Cutpoints in Monte Carlo for cross-cl... PreviousNext
Mplus Discussion > Multilevel Data/Complex Sample >
 Yaacov Petscher posted on Monday, May 02, 2016 - 11:02 am
I am attempting to generate a cross-classified IRT simulation with a binary person-level indicator. I attempted to use "cutpoint" but finding that coupled with my statement on the between level for individuals leads to an error of, "Unrestricted x-variables for analysis with TYPE=CROSSCLASSIFIED must be a variable on only one level". In my code below I only have it specified on one between-level. I greatly appreciate any thoughts on restructuring the code.
names are u x; cutpoints=x(0);
nobservations = 6480;
nreps = 1;
CSIZES = 36[180(1)];
ncsizes = 1[1];
ANALYSIS: TYPE = cross random;
estimator=bayes; proc=2;
model population:
%between level2a%
f BY u@1;
f on x*.5;

%between level2b%
u@1; [u$1*0];
%between level2a%
f BY u@1;
f on x*.5;

%between level2b%
u*1; [u$1*0];
 Tihomir Asparouhov posted on Wednesday, May 04, 2016 - 10:17 am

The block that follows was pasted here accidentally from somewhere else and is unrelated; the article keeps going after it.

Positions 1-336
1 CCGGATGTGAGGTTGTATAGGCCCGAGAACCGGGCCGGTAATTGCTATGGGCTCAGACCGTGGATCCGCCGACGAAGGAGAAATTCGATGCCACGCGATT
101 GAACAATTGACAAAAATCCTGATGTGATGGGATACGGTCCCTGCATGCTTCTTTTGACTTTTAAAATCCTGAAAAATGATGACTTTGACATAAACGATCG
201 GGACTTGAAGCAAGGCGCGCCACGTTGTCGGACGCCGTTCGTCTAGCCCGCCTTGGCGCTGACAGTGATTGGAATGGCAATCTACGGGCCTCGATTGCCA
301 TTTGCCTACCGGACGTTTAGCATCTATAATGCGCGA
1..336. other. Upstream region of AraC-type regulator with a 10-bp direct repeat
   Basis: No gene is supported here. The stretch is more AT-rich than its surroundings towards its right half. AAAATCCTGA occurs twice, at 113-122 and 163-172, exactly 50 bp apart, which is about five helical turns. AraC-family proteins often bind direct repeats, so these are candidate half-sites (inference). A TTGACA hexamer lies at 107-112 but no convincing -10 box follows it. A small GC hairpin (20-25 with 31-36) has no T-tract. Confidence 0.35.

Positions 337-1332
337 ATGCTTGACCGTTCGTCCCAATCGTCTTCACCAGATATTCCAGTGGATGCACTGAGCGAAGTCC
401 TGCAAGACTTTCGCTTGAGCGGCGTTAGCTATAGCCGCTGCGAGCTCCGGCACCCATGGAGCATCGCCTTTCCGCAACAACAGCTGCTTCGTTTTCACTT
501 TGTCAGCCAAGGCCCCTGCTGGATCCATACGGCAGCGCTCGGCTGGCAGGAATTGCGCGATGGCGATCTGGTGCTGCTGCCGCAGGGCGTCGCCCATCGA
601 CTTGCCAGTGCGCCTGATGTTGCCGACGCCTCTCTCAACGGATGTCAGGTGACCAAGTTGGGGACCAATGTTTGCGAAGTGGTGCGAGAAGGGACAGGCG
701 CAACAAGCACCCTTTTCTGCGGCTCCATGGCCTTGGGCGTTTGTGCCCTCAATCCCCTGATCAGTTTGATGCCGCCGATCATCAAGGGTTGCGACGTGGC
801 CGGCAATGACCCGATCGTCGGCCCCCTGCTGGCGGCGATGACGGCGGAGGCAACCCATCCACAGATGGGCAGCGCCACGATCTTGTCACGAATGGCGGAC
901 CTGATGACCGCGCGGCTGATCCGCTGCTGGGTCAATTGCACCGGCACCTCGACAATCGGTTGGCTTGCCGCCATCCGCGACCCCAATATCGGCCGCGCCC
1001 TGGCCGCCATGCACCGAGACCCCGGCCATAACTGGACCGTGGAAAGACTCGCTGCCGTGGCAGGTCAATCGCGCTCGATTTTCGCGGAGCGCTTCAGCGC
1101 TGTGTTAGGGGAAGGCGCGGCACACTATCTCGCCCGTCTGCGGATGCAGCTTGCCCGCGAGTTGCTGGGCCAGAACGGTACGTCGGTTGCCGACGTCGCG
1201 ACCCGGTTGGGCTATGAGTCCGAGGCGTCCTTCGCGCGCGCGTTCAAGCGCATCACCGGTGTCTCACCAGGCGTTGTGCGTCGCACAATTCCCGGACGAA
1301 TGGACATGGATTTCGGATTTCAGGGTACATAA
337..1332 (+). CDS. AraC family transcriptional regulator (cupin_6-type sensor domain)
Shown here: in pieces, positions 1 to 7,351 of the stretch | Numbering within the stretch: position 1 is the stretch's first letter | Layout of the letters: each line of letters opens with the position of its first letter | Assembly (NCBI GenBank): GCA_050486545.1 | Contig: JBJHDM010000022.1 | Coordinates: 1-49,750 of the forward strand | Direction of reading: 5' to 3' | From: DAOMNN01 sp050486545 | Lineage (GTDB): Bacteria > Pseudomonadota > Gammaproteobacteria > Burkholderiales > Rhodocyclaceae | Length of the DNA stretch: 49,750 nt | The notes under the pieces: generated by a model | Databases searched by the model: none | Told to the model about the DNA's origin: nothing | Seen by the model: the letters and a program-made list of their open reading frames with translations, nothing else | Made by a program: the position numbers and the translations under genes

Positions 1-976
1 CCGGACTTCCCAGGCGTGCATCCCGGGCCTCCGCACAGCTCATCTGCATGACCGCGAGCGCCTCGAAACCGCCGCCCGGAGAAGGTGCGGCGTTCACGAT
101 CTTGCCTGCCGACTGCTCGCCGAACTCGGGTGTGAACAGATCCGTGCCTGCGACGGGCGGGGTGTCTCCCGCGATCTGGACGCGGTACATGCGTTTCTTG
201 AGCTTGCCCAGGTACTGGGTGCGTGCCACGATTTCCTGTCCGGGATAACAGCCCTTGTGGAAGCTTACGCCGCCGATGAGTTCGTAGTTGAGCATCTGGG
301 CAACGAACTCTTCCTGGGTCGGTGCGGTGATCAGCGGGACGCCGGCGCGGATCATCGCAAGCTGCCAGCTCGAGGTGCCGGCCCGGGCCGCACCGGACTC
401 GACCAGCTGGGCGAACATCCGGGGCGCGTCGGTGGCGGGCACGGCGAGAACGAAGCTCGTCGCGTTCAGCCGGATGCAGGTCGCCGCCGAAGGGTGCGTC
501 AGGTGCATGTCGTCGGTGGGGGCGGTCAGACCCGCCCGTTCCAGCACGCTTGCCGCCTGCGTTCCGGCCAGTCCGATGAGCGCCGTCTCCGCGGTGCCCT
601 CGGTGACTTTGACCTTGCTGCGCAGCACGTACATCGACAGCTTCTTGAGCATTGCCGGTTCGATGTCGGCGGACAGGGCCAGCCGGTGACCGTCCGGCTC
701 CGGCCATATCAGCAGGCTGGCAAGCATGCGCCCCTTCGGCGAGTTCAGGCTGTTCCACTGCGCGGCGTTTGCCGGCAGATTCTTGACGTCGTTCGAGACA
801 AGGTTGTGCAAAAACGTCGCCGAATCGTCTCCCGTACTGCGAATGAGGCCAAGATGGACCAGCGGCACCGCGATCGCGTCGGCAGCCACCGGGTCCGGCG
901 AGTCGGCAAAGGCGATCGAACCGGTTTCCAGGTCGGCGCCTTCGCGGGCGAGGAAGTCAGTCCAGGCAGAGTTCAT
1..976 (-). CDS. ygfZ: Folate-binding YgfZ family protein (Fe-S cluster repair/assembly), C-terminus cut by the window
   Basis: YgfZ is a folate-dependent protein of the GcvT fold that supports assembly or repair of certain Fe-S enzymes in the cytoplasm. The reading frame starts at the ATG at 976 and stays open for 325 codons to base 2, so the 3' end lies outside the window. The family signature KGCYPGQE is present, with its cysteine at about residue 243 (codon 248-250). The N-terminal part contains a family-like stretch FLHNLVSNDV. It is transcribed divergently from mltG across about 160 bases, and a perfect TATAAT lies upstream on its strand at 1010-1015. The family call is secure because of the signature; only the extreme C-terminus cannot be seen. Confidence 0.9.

Insert this line after "categorical=u;"

between=(level2a) x;
 WEN Congcong posted on Sunday, January 01, 2017 - 2:53 am
Dear professors,

Hello! I have one question about the cut points. In example 12.1, the syntax defines the cutpoints = x2(1) and explains that ¡°the variable x2 is cut at the value of one which is one standard deviation above the mean because the mean and variance used for data generation are zero and one. This implies that after the cut x2 is a 0/1 binary variable where 16 percent of the population have the value of 1.¡±

Because the variance is 1, the value 1 is one standard deviation. But I don¡¯t understand the last sentence. (1) How can a 0/1 binary variable have a mean of 0? And how do you know 16 percent of the population have the value of 1?

(2) what about the specification cutpoints = x(1) w(0); in example 12.6 ? How do we comprehend the w(0)?

Thank you very much!
 Linda K. Muthen posted on Sunday, January 01, 2017 - 7:33 am
The original variable before being cut has a mean of zero and a standard deviation of one. The percentages are taken from a z-table.

The cutpoint of zero implies a fifty/fifty split.
 WEN Congcong posted on Sunday, January 01, 2017 - 4:50 pm
Thanks a lot!
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